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gavelMedical mistakes can lead to serious and long-term injuries for patients. If you or a loved one has been hurt due to a medical error, you should contact a skilled Rochester medical malpractice attorney as soon as possible. At DeFrancisco & Falgiatano Personal Injury Lawyers, we can thoroughly examine the facts of your case and determine whether you may be eligible for compensation. While no amount of money can undo the pain and stress of a medical injury, the money can help cover the bills that often pile up after such an incident. Time is of the essence in these cases, so it is important to act quickly.

Injured patients can hold negligent or reckless medical providers accountable through a medical malpractice claim. Each state has a specific deadline for filing medical malpractice claims, known as the statute of limitations, and New York is no exception. Failing to file your lawsuit in civil court within the appropriate time frame could mean losing your right to compensation altogether. In other words, if you do not file your medical malpractice case within the statute of limitations, you will be barred from filing a claim and pursuing damages.

Patients injured by medical malpractice in New York have two years and six months after the alleged malpractice to file a lawsuit in civil court. This is the general statute of limitations in New York, although there may be limited exceptions that apply in your case.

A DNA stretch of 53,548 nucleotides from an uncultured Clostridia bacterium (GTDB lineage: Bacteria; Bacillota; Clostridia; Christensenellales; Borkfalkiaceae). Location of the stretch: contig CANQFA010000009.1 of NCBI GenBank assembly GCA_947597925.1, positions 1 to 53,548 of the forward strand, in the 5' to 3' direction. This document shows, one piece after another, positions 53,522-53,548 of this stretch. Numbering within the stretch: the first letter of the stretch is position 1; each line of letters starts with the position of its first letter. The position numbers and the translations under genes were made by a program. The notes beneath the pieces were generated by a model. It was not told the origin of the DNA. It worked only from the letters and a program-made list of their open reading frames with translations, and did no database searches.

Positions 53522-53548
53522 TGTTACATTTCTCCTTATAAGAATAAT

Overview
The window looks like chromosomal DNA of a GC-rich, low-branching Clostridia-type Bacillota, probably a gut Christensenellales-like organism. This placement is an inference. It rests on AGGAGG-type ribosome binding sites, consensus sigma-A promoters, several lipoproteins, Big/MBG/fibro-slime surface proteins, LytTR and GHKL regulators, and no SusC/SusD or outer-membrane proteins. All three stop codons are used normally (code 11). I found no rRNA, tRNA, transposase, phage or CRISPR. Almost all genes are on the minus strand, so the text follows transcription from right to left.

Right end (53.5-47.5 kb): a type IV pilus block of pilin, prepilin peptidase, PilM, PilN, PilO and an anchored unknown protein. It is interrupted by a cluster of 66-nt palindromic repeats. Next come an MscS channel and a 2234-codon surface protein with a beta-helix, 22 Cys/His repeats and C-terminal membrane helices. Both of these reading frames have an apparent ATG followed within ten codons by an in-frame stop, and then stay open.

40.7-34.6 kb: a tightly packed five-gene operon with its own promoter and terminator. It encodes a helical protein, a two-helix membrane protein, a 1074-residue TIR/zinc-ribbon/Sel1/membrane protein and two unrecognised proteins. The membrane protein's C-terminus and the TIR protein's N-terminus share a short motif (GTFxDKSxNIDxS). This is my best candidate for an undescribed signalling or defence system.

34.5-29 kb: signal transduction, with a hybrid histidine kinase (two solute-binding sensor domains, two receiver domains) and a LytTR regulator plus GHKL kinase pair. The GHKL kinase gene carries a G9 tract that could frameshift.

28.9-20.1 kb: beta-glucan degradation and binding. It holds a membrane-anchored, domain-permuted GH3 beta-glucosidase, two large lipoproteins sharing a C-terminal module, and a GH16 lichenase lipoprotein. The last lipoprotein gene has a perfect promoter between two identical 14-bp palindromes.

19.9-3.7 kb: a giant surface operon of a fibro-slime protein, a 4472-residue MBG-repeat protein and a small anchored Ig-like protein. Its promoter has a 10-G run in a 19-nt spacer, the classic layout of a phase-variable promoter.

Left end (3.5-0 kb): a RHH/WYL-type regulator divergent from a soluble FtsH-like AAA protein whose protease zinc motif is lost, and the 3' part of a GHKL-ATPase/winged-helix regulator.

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stethoscopeWhen you go see a doctor or another medical professional, you expect competent care. When medical professionals are careless or make a mistake, the consequences can be devastating for the patient. If you or someone close to you has been harmed by medical malpractice, it is important to reach out to a Rochester medical malpractice attorney who can assess the merits of your case. At DeFrancisco & Falgiatano Personal Injury Lawyers, we are committed to helping our clients pursue the compensation they deserve for their harm.

Unfortunately, medical malpractice is common in New York and throughout the United States. The Journal of the American Medical Association (JAMA) reports that medical mistakes are the third-leading cause of deaths in the United States, behind heart disease and cancer. Moreover, JAMA found that medical mistakes cause 250,000 deaths annually across the country.

Medical malpractice is a broad term that may encompass a wide range of actions or omissions by a medical provider. In other words, medical malpractice occurs through any act or omission by a medical professional during the treatment of a patient that deviates from the accepted norms of practice in the medical community and causes an injury to the patient. In order to establish medical malpractice, the injured patient must prove the following elements: